Click here to close window

He consciously adjusted his paint handling from picture to picture

and from one chronological period to another
Dr. Gerald L. Carr.

Modus Operandi or Working Method

Thomas Cole - like Alexander Von Humboldt - taught Church, along these lines: 'The most lovely and perfect parts of nature may be brought together and combined in a whole that shall surpass in beauty and effect any picture painted from a single view….he who would paint compositions and not be false must sit down amidst his sketches, make selections and combine them and so have nature for every object he paints'

As with most of his Studio paintings, Church worked out the rough composition, colour and detail in his many pencil sketches and oil studies in the field, which he would execute, impromptu, on his travels. He would then often change details in his final work but these idealised studio landscapes should generally be enjoyed more for their beauty and accuracy in painting nature and natural phenomena than for the accuracy of an actual scene. As with Rocky Forest Pool '57 they often have deeper spiritual resonance for those who choose to learn 'the lessons' from deciphering them. The Natural Bridge, Virginia 1852 and Niagara 1857 depict real places but most of his landscape paintings were only loosely based on his many pencil and oil sketches.

Find the spot where he painted, In the New England Woods 1855-1865, and we believe that you will have found the location of Rocky Forest Pool '57. With all the other evidence - that would place it within a 40 x 10 mile region (running North/South) of the Green Mountain Forest in Vermont, Northern New England and starting from Cuttingsville and Clarendon in the middle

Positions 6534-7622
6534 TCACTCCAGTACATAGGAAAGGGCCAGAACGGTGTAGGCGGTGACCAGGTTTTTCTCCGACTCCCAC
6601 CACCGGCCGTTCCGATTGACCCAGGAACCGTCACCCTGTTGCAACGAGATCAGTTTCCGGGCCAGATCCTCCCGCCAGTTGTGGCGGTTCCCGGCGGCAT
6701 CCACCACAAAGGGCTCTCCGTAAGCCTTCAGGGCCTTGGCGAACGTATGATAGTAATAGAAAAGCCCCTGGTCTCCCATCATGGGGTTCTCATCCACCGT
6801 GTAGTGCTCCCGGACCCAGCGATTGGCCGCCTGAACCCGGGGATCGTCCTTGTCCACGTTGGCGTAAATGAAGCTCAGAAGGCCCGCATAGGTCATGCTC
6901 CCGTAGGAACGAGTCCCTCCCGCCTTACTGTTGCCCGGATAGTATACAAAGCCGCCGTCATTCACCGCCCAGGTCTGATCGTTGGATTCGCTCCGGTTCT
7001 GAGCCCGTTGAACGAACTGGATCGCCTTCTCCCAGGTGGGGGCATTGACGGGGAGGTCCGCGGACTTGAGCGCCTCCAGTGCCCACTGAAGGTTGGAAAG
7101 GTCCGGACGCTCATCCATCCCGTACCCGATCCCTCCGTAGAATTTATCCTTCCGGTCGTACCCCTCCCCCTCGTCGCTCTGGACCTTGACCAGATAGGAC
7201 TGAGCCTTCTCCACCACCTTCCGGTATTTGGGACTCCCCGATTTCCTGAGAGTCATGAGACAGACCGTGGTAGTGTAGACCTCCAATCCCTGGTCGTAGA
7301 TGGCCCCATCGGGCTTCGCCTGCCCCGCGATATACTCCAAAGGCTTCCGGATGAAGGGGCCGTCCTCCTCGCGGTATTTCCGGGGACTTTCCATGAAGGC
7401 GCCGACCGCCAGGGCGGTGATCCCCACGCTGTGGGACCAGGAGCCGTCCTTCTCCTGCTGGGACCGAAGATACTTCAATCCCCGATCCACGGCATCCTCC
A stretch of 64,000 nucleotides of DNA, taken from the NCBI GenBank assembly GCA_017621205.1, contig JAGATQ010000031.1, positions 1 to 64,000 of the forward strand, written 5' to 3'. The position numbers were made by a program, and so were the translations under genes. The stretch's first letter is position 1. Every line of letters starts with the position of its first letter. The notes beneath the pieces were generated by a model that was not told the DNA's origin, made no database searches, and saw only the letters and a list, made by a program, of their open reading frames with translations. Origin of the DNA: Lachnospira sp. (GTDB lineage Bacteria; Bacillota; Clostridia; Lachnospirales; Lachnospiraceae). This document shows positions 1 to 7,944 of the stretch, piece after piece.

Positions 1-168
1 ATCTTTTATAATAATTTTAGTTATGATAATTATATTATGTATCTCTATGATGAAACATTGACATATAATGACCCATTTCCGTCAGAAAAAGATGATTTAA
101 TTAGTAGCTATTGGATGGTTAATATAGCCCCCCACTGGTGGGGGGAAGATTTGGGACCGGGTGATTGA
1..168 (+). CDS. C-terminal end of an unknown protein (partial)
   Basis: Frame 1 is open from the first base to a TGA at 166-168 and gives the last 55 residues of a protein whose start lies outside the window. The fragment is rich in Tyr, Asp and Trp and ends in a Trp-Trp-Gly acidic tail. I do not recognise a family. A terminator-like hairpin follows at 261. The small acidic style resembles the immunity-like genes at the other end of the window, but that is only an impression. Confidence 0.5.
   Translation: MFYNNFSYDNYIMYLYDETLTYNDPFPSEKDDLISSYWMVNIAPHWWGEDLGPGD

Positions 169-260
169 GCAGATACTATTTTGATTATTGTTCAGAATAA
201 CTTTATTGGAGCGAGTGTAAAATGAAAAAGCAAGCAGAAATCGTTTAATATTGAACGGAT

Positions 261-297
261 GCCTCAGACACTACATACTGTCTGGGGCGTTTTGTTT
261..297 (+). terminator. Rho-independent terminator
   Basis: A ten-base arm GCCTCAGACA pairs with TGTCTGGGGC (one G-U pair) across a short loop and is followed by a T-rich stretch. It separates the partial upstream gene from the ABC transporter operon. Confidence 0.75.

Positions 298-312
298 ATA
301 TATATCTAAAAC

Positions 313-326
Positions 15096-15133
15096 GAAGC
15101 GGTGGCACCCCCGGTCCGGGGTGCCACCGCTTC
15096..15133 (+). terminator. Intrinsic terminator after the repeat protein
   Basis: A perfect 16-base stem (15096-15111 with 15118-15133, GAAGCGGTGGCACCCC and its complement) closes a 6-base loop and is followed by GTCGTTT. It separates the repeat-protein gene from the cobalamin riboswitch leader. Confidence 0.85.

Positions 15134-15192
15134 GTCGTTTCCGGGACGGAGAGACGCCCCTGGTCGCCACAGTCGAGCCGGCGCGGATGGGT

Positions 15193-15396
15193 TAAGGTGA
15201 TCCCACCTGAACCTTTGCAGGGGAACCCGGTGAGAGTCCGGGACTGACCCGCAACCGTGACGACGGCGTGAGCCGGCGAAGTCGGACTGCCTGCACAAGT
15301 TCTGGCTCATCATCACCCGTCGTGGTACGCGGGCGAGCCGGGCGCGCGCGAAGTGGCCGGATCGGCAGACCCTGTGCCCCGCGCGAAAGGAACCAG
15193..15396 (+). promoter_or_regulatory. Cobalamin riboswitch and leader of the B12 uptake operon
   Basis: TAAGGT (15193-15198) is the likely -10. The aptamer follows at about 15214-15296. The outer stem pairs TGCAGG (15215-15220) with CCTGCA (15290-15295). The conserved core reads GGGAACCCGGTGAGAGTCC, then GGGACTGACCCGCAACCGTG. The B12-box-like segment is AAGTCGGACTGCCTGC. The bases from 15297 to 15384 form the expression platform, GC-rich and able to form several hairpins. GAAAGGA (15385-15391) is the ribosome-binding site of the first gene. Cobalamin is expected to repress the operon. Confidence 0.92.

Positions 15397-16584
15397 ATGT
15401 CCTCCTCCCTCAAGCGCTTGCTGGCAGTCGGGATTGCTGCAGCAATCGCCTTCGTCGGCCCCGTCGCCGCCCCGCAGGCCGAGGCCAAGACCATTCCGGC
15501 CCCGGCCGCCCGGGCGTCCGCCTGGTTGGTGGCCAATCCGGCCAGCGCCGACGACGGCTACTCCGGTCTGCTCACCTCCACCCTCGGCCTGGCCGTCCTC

Like a diary, Church referred to these sketches and notes continually. There are only 8 years between Freeman Brook (?) near Cuttingsville, Vt. August 1849 and Rocky Forest Pool '57, yet they share the same scene and at least 8 similar features

'Relying solely on his own pencil drawing of October 1856' Church painted Niagara from the American Side in 1867 - 11 years earlier. Prof Tim Barringer, Yale.

Church was not always that good an artist. Even Picasso admitted, 'I sometimes paint a fake Picasso' when he was unhappy with his work. With, Tequandama Falls '54, he was advised, that 'he should not paint falling water - 'for he cannot' by the "Editor's Table," The Knickerbocker 45, May1855, p.532. They also considered The Wreck 1852 'much inferior ' to, Home by the Lake 1852.

Church learnt prolifically and fast. Just look at the progress that he made in one year between 1854 when he painted the unconvincing waterfall in Tequandama Falls and 1855, when he painted, The Andes of Ecuador. Then look at the water now 'perfectly represented' in Rocky Forest Pool '57 and Niagara 1857.

'When he wished to, he could cover large areas of canvas speedily.' Morning in the Tropics 1858, Oosisoak 1861 and Under Niagara 1862, he painted, 'each within a day's time or less. Further, he consciously adjusted his paint handling from picture to picture and from one chronological period to another' Dr. Gerald L. Carr. Church even claimed in a letter to Erastus Dow Palmer, Sept 1888 that the mighty Niagara 1857 had been completed in two months.

With, Rocky Forest Pool '57, Church is at his peak where - 'he appeals to our love of the wild and free, where he leads us to a glade in the wilderness, where we see no sound that reminds us of civilisation or humanity' and where we can find our peace with God.